Western brides might consider a less formal tsumami (“folded fabric”) kanzashi to accent their hair, or a monochromatic silk brocade for their gown. Perhaps an up-do with a traditional Japanese flair might compliment an ornate western dress. Or an actual kimono–either white or brightly colored–might be to the bride’s fancy. The Japanese bride is stately and graceful, and provides much to inspire her western sisters. Kitty Kanzashi designs and creates some of the most amazing Kanzashi flowers on the market.
This post brought to you by Michelle Greenwood of Greenwood Occasions.
Isn’t her work stunning??? I see a wonderful tradition starting 🙂
Back in the 1950’s and 60’s shoe clips were a popular accessory for spiffing up a regular ol’ pair of shoes. Today shoe clips are enjoying a revival of sorts and being enjoyed from weddings to daily wear.
As hemlines become shorter or as the bride daintily, or daringly, lifts up her dress to have her shoes poke coquettishly from beneath, her shoes are on display for all to see.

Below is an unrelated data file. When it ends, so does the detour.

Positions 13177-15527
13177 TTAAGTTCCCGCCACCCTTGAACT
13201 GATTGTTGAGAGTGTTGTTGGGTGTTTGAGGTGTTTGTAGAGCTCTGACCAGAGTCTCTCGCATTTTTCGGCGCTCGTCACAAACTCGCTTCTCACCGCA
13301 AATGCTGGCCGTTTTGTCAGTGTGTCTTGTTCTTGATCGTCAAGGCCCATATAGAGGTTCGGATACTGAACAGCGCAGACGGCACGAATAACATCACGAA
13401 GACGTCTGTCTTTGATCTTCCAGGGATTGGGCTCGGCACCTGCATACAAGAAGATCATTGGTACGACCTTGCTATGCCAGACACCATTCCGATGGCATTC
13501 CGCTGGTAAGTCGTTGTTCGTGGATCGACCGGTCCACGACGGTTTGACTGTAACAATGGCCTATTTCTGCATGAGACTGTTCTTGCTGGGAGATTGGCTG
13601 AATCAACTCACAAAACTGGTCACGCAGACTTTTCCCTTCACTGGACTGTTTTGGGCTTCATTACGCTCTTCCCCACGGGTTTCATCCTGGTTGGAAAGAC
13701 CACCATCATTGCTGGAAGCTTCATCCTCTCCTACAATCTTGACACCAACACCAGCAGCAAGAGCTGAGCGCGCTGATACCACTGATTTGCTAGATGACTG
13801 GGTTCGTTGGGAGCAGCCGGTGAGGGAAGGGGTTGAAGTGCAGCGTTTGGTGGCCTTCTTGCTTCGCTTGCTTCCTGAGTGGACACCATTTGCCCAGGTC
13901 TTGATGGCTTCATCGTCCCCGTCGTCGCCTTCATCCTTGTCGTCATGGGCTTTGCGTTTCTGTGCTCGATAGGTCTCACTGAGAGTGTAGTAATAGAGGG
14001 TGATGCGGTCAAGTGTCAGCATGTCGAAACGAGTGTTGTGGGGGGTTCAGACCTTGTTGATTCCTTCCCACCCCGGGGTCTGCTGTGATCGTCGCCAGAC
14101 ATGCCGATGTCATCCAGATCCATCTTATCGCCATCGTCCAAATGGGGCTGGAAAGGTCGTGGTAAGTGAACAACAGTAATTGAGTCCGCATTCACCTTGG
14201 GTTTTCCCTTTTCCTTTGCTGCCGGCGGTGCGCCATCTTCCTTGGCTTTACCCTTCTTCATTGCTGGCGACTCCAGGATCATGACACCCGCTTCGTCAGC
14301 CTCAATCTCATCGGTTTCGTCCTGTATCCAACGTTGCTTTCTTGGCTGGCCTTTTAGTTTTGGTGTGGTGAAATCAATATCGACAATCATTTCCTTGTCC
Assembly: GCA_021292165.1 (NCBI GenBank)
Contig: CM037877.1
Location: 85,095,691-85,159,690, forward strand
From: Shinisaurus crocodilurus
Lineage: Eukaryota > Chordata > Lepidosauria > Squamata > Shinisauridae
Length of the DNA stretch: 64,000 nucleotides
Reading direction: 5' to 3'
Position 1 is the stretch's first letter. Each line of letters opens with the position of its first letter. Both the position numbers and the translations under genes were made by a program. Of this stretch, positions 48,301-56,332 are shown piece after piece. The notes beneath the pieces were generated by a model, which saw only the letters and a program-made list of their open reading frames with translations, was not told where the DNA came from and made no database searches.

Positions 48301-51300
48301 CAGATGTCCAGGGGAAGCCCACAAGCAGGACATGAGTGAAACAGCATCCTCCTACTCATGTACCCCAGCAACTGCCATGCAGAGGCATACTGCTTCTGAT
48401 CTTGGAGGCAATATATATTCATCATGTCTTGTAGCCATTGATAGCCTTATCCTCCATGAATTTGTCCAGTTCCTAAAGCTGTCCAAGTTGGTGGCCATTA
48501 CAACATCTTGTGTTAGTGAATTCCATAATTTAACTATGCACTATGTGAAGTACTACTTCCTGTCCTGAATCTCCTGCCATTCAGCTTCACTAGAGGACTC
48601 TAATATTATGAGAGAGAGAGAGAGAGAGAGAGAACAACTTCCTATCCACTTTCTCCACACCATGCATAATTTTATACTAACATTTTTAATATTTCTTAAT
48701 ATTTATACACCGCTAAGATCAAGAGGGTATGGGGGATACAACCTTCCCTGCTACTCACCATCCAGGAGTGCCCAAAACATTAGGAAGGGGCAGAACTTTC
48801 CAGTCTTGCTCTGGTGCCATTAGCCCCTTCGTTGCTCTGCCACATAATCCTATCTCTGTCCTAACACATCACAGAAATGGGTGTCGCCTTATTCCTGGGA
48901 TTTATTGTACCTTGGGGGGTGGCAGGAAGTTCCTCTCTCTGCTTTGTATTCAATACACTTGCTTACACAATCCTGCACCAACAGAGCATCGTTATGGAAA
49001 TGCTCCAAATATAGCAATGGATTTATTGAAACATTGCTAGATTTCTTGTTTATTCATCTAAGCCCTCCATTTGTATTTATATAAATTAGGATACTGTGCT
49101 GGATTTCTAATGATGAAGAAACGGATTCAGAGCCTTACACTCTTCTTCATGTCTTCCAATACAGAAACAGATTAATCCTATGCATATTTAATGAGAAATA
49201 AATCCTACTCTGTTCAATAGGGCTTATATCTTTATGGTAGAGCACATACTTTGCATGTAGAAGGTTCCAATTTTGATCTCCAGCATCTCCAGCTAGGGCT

Thrifty brides will love that after the wedding their shoe clips can also be worn as lapel brooches or hair accessories. The creative bride will discover that the clips can pretty much be worn anywhere from boot toppers, to belts, pant tops, etc.
The wedding dress has inspired women for generations…most assuredly what it will look like but most definitely white.
The thing is…white is a recent phenomenon! With the advent of Queen Victoria’s marriage to Prince Albert in 1840 one of the greatest love stories of all time took the imaginations of women by storm, and the Queen wore white thus setting the fashion for years to come.
It used to be that women would wear their best dress to wed in – no matter the colour. In the 1400’s blue was considered to be the colour of purity.
Today we see a happy mix of styles, colours and textures to choose from for our wedding day. Many women are choosing dresses that are versatile enough to be worn again for other occasions.